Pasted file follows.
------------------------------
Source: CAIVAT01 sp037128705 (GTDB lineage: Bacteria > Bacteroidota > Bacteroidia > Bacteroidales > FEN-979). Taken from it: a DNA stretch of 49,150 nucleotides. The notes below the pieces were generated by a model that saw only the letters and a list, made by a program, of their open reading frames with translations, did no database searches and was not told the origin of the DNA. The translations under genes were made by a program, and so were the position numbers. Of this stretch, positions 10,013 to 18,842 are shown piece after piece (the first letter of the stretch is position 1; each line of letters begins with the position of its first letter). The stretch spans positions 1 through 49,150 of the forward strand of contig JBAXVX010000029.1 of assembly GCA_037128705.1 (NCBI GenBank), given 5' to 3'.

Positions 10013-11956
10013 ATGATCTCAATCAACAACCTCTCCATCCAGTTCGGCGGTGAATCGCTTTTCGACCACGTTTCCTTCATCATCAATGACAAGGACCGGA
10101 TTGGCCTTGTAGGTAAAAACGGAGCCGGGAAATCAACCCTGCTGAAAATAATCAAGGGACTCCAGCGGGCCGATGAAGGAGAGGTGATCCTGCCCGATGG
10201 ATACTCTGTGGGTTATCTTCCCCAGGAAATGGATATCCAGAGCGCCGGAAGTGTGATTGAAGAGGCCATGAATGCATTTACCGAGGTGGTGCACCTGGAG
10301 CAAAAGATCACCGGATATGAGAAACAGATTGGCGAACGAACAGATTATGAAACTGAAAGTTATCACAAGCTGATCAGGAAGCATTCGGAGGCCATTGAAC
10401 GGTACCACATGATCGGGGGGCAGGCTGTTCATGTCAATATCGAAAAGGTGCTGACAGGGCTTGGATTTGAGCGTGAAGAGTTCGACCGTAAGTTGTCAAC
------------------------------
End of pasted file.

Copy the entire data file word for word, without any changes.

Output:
Source: CAIVAT01 sp037128705 (GTDB lineage: Bacteria > Bacteroidota > Bacteroidia > Bacteroidales > FEN-979). Taken from it: a DNA stretch of 49,150 nucleotides. The notes below the pieces were generated by a model that saw only the letters and a list, made by a program, of their open reading frames with translations, did no database searches and was not told the origin of the DNA. The translations under genes were made by a program, and so were the position numbers. Of this stretch, positions 10,013 to 18,842 are shown piece after piece (the first letter of the stretch is position 1; each line of letters begins with the position of its first letter). The stretch spans positions 1 through 49,150 of the forward strand of contig JBAXVX010000029.1 of assembly GCA_037128705.1 (NCBI GenBank), given 5' to 3'.

Positions 10013-11956
10013 ATGATCTCAATCAACAACCTCTCCATCCAGTTCGGCGGTGAATCGCTTTTCGACCACGTTTCCTTCATCATCAATGACAAGGACCGGA
10101 TTGGCCTTGTAGGTAAAAACGGAGCCGGGAAATCAACCCTGCTGAAAATAATCAAGGGACTCCAGCGGGCCGATGAAGGAGAGGTGATCCTGCCCGATGG
10201 ATACTCTGTGGGTTATCTTCCCCAGGAAATGGATATCCAGAGCGCCGGAAGTGTGATTGAAGAGGCCATGAATGCATTTACCGAGGTGGTGCACCTGGAG
10301 CAAAAGATCACCGGATATGAGAAACAGATTGGCGAACGAACAGATTATGAAACTGAAAGTTATCACAAGCTGATCAGGAAGCATTCGGAGGCCATTGAAC
10401 GGTACCACATGATCGGGGGGCAGGCTGTTCATGTCAATATCGAAAAGGTGCTGACAGGGCTTGGATTTGAGCGTGAAGAGTTCGACCGTAAGTTGTCAAC